How to Spot a Fad Diet

 In Medical Weight Loss

Now that the spring season is in full swing, many of us find ourselves scrambling to “get in shape for summer”. The desire for immediate gratification and instant results is human nature. Unfortunately, this can leave us vulnerable to the plethora of quick-fix promises during this time of year. With so much misinformation and pseudo-science out there, how can we protect ourselves from falling prey to a fad diet? Here are some claims that should evoke a healthy dose of skepticism, and help you steer clear of products or programs that could hurt your wallet, or even worse, your health:

  1. “Breakthrough Discovery!”

This is often associated with an exotic plant or chemical compound that promises to “make the fat just melt away”. While there are certainly instances of leaps of progress in the world of medicine, there is still no drug or supplement that will cause anyone to lose any significant weight on its own. There are some FDA-approved medications that can potentially assist with weight loss, but these are used in conjunction with (not instead of) lifestyle changes.

  1. “Scientifically Proven!”

One can design an experiment and stack the odds to prove almost anything. The process of properly validating any scientific study is a rigorous one, which involves observation, repeated testing in a systematic manner, and reproducibility (i.e. the outcome of a controlled experiment remains consistent, regardless of who is conducting it). Sometimes there is an actor depicting a doctor (or sometimes even an actual doctor) involved to make the claim sound truly legitimate.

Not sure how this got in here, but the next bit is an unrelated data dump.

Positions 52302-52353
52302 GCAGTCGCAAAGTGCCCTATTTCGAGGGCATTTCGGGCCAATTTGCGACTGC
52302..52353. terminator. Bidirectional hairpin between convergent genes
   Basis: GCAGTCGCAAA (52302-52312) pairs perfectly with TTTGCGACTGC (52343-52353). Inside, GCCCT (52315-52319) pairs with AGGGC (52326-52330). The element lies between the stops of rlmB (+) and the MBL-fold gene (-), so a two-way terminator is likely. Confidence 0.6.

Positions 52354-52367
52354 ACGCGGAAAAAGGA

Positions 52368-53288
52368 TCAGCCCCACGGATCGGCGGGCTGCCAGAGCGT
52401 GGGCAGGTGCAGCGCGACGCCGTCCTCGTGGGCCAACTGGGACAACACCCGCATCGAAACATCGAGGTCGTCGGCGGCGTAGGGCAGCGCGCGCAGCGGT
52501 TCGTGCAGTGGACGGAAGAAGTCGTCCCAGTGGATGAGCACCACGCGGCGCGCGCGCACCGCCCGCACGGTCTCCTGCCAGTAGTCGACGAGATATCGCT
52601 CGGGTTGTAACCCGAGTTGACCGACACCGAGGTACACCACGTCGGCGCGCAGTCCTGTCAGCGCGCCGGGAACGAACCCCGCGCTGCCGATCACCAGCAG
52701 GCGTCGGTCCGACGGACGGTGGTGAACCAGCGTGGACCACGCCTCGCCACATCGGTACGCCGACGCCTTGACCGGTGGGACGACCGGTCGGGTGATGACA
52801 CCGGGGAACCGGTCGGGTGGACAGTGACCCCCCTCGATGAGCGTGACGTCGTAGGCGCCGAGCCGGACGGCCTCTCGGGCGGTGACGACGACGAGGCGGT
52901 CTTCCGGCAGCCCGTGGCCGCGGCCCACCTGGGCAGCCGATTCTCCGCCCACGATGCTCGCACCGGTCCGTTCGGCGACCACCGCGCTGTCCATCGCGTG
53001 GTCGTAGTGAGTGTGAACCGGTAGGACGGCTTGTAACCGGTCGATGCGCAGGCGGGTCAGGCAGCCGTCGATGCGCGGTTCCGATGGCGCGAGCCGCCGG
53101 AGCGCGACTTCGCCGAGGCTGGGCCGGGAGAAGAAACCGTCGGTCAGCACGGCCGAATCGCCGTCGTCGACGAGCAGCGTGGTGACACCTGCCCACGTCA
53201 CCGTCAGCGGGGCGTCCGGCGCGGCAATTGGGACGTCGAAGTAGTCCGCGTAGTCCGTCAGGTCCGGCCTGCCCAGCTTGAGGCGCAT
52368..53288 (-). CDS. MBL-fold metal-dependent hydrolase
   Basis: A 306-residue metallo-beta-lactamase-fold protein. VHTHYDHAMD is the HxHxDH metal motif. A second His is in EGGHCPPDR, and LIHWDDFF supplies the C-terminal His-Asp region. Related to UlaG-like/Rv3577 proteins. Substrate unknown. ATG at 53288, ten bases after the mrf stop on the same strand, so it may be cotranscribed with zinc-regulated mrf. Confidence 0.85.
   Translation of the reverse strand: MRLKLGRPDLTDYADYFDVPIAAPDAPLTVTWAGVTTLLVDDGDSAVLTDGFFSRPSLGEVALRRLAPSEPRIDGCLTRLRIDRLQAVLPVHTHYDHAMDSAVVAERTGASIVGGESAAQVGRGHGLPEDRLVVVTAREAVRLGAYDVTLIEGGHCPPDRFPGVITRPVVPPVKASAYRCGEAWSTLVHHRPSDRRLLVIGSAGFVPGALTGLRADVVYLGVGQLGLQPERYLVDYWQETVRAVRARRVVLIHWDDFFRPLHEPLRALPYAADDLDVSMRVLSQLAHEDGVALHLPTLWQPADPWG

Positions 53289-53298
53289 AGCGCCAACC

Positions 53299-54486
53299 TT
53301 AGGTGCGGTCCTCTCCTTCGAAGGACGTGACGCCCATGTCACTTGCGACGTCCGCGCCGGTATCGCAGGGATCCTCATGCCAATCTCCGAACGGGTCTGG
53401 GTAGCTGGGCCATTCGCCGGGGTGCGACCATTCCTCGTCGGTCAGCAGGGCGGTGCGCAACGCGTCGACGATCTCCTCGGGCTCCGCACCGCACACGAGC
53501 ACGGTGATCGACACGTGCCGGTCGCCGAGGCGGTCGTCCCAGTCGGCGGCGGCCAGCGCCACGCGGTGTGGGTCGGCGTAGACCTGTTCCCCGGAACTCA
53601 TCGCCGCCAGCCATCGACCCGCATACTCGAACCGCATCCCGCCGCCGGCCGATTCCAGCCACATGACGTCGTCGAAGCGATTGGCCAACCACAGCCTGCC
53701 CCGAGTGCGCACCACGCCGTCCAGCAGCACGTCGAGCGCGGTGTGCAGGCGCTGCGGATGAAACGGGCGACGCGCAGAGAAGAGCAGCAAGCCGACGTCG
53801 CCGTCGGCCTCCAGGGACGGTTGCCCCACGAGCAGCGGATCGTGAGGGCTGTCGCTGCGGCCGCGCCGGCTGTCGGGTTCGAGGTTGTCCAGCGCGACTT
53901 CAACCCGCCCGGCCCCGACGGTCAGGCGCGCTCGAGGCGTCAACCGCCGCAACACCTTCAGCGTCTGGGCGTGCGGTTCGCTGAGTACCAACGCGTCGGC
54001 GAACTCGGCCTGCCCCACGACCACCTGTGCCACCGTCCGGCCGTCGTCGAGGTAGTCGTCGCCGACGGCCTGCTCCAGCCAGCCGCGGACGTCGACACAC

1. “You’ll Never Need To Diet Again!”

Studies have shown that over 90% of individuals who have lost a significant amount of weight and successfully kept it off have incorporated permanent lifestyle changes, such as consuming less calories and exercising regularly. In other words, weight management is not a “set it and forget it” process.

  1. “Lose Weight FAST!”

This is a tricky one. It is not uncommon, on many different diet plans, even healthy ones, to lose weight quickly in the first few weeks. This is usually partially due to loss of water from the body. After this initial period, a healthy weight reduction at the rate of 0.5 to 2 pounds a week is a reasonable goal. It is possible to lose weight more quickly if necessary (for example, someone with an upcoming surgery who requires significant weight reduction to decrease the risk of surgical complications) but this should only be done under proper medical supervision.

  1. “Look At These Amazing Results!”

This is often accompanied by impressive “before and after” photos. Remember that posture, makeup, camera angle, lighting, proper-fitting clothes, support undergarments, and other factors can easily make someone appear significantly slimmer (or heavier). Even if the depicted weight reduction is indeed accurate, there is often a “results not typical” disclaimer. There is no “one size fits all” solution to weight management.

  1. Secret Potion/Lotion/“Weird Old Trick”/Miracle Food, etc., Your Doctor Doesn’t Want You to Know About!”

Most doctors would love to help their patients get to a healthy weight, and they recognize that this is not an easy process. In fact, if you are struggling with weight, your physician is a great place to start. (When it comes to your health, your physician is probably even more knowledgeable than Google!)


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